In addition to choosing relevant analyses, sample selection and handling is key to successful toxicological testing. Some toxicants are distributed widely throughout the body and can be detected in multiple tissues. Others concentrate in a particular tissue and may be undetectable in others. Additionally, other toxicants are present in such small amounts in tissues that suspected source material (such as feed) is the best option for testing. For some toxicants, container selection is extremely important. For example, a water sample collected in a used sports drink bottle that contained electrolytes is not suitable for sodium quantitation. However well the bottle is rinsed, the previous substance will contaminate the collected water. Several resources are available to guide sample collection, handling, and shipping to facilitate accurate analytical results.
Representative sampling is crucial to obtaining accurate results, particularly in contaminated feeds. Many toxicants in feed are not uniformly present throughout a bag or batch but in localized “hot spots.” Multiple smaller samples should be collected from different areas in the bag or bin, ideally with a grain probe. If a probe is not available, ½ to 1 cup samples should be obtained from various depths and locations within a container. If hay or alfalfa is implicated, bales or bags should be opened and examined carefully for weeds, leaves, flowers, berries, seeds, or other unusual or unfamiliar plant material; moldy, dusty, or wet areas; blister beetles and other insects or insect parts; animal carcasses or fur; plastic, metal, or other foreign material; and anything else unusual. With square bales or bagged forage, it is not uncommon for a contaminant to be present in only a few bales or bags, or even within a few flakes or cubes, while the rest is normal.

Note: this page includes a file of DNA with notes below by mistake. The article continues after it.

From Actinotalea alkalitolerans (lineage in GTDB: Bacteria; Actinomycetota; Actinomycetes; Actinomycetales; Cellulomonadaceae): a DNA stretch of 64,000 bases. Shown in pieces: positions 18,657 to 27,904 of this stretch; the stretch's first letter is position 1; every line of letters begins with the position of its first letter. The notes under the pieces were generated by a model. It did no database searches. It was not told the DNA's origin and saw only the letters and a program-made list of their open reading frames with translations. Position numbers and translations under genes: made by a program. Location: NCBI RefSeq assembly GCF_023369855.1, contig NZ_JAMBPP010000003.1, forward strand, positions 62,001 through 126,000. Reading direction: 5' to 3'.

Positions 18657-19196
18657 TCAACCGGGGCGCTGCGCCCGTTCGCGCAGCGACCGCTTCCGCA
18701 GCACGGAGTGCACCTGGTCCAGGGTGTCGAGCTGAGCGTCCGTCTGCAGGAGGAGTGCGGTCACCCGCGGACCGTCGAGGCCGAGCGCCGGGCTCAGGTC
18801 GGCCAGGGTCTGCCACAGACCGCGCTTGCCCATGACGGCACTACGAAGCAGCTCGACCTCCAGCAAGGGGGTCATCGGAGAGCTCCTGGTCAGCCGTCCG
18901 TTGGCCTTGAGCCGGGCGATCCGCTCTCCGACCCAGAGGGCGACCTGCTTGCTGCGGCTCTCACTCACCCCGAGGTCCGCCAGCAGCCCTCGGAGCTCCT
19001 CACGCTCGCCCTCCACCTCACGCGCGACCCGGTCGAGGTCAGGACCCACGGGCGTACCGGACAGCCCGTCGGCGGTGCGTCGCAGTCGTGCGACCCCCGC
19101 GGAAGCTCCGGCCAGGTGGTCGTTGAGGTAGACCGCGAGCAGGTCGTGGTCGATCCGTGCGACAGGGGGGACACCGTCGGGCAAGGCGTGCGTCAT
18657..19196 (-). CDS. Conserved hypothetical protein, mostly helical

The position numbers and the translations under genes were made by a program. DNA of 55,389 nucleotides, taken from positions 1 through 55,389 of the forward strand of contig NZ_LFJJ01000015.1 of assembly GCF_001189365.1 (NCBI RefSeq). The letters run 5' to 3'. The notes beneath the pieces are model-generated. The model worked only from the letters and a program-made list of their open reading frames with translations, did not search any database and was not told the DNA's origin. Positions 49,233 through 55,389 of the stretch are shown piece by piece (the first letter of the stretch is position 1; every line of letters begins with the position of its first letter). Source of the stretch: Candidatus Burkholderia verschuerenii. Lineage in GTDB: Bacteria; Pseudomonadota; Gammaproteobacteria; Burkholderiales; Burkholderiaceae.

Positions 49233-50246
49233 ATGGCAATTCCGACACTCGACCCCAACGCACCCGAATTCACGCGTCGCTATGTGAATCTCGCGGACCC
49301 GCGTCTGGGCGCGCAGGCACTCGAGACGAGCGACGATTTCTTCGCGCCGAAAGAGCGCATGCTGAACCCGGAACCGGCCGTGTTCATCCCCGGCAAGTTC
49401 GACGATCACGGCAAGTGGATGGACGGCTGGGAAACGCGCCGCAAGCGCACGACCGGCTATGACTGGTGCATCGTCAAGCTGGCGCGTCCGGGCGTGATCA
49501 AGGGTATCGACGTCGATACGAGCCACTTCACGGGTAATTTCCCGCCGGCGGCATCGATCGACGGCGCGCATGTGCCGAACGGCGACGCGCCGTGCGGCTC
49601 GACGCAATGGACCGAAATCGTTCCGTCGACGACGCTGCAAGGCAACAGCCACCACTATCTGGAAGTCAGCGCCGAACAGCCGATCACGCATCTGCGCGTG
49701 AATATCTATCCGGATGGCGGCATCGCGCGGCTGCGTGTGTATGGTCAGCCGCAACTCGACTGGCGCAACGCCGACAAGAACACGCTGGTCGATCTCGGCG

While large round bales are more difficult to handle, they should still be examined as closely as possible. Areas of obvious contamination can be submitted for testing, or core samples can be obtained if bales appear normal. Providing the veterinary toxicologist with complete case information about a potential toxicosis, including the animal’s history, clinical signs, physical examination findings, routine laboratory results, and any other known information, especially prior to sample submission, can facilitate accurate diagnosis and prevent frustration due to inappropriate sample collection or test requests.
In the U.S., suspected problems with animal feeds, treats, medications, or supplements should be reported to the Food and Drug Administration’s Center for Veterinary Medicine (FDA CVM). The FDA CVM regulates these products and investigates problems including adverse effects, lack of efficacy, suspected contamination, and other issues. Because there is no central mandatory reporting mechanism for toxic exposures in veterinary species, FDA CVM relies on voluntary reporting of problems. Anyone associated with a case, including veterinarians, technicians, owners, trainers, and farm managers, can submit a report through an online portal or by phone to an FDA Consumer Complaint Coordinator. The FDA CVM can help facilitate testing of suspect products through its network of accredited partner laboratories, the Veterinary Laboratory Investigation and Response Network.
Editor’s note: This is an excerpt from Equine Disease Quarterly, Vol. 32, Issue1, funded by underwriters at Lloyd’s, London, brokers, and their Kentucky agents. It was written by Megan Romano, PhD, of Hagyard Equine Medical Institute.